Bartlett Jr vs. Bynum IV: Tweedle-dee vs. Tweedle-dum

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Tulsa Mayor Dewey F. Bartlett Jr. has announced his intention to run for a third term. Federal lobbyist and City Councilor G. T. Bynum IV has announced his intention to run against Bartlett.

My one-word take:


Tulsa needs better choices. (I won't say "deserves better"; as Mencken wrote, "Democracy is the theory that the common people know what they want, and deserve to get it good and hard.")

If these are our choices, I'll be sitting this election out, as I did in 2013. Neither candidate is a conservative. G. T. Bynum has been a leading proponent of leftist social policies at City Hall; Bartlett has offered no resistance to those policies. Both men are besotted with the expensively foolish idea that "water in the river" is the key to Tulsa's future prosperity. Bartlett endorsed the explicit corporate welfare of Vision2 Proposition 1; both endorsed Proposition 2, which was a bad financial deal for the City of Tulsa.

Neither have been advocates for sound urban design and land-use policy. Bartlett has promoted the idea of converting 12 acres of park land on the river to a massive parking lot surrounding a big-box store; when the Council voted on the Comprehensive Plan changes to enable the development, Bynum recused himself. Both are residents of Tulsa's Money Belt, the tiny ultra-wealthy section of town with an insular mindset that has been home to almost every mayor of Tulsa.

Bynum deserves credit for a couple of positive fiscal changes, such as the enactment of a city rainy day fund, but, as much as I dislike Bartlett's performance as mayor, Bartlett may be marginally preferable on the principles of harm minimization and "Stick to the devil you know." While Bartlett will go along with leftist social policies, he is not likely to initiate them; Bynum will likely feel obliged to make Tulsa "more progressive" in hopes of attracting young professionals. Bartlett is near the end of his political career and unlikely to pursue higher office. Bynum is young and ambitious and more likely to use the Mayor's office as a springboard to higher office, where his advocacy for leftist social policies and useless and expensive public works projects can cause considerably more damage.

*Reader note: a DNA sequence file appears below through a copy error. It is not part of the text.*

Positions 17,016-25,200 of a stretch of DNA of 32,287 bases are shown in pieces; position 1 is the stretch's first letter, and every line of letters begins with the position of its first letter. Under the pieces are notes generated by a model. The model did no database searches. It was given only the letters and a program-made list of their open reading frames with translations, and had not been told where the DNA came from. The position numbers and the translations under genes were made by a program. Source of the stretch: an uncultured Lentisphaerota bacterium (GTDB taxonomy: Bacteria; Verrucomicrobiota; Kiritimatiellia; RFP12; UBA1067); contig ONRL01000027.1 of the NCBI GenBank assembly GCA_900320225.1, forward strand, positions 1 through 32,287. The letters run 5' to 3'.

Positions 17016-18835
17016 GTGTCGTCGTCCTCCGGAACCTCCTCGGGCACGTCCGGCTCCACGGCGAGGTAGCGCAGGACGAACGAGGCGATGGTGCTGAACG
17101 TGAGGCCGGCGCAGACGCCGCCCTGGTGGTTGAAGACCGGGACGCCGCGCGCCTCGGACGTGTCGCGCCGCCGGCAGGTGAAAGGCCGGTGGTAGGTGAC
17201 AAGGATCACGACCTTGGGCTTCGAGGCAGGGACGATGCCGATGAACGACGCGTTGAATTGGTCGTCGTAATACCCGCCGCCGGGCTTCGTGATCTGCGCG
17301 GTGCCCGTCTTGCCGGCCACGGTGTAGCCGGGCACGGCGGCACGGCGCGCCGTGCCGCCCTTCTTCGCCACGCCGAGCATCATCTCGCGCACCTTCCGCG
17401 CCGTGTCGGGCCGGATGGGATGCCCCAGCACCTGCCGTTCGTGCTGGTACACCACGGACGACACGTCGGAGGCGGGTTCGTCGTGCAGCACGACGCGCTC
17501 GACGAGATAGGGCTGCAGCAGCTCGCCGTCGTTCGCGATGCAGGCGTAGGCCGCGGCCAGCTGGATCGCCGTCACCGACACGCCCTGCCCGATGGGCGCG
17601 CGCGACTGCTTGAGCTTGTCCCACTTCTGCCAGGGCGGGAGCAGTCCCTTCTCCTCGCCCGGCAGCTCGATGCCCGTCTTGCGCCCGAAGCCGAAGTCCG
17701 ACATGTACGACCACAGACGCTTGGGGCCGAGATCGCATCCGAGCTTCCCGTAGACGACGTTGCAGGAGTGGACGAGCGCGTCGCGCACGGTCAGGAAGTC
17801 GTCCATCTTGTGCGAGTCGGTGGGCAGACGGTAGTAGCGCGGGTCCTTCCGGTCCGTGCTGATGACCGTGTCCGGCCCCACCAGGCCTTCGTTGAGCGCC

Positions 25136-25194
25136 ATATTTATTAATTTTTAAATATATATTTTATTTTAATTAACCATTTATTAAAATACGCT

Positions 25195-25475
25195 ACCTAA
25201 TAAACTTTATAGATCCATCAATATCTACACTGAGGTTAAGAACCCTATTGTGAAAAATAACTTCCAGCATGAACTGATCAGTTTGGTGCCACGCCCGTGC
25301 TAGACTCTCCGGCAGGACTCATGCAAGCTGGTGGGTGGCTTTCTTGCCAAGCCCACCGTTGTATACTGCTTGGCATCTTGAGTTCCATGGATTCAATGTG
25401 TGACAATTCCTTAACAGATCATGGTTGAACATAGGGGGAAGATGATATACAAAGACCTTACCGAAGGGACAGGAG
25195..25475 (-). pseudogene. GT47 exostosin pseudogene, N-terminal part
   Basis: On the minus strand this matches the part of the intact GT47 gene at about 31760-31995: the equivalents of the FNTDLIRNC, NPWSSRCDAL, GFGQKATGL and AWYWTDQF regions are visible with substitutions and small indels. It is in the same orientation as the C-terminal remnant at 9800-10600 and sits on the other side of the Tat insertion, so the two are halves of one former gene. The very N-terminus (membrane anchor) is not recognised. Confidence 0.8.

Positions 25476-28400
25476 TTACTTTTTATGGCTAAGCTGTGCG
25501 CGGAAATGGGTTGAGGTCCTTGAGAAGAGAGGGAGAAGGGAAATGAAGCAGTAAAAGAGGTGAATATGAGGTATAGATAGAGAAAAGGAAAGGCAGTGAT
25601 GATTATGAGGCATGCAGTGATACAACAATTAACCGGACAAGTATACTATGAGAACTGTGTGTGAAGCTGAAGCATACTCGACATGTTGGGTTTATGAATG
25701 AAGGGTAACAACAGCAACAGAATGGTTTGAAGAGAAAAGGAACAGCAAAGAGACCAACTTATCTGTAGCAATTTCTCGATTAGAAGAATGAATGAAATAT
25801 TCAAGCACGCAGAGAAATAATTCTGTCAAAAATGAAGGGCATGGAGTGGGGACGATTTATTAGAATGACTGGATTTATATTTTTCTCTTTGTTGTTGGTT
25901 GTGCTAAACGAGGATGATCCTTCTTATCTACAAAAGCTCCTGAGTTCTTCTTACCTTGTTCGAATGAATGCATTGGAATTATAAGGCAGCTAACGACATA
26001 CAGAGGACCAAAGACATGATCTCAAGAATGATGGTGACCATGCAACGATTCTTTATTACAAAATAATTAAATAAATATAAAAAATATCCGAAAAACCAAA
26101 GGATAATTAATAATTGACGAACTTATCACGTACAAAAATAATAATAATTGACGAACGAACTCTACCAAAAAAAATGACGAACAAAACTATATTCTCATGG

2016 is looking to be the year of the outsider in presidential politics. Perhaps it could be the year of the outsider in local politics as well.

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Today begins the three-day filing period for the City of Tulsa 2016 elections. All nine councilors, the mayor, and the auditor are up for election this year. Anyone who wishes to compete must file a notarized declaration of candidacy along with a $50 c... Read More

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This page contains a single entry by Michael Bates published on November 24, 2015 10:34 PM.

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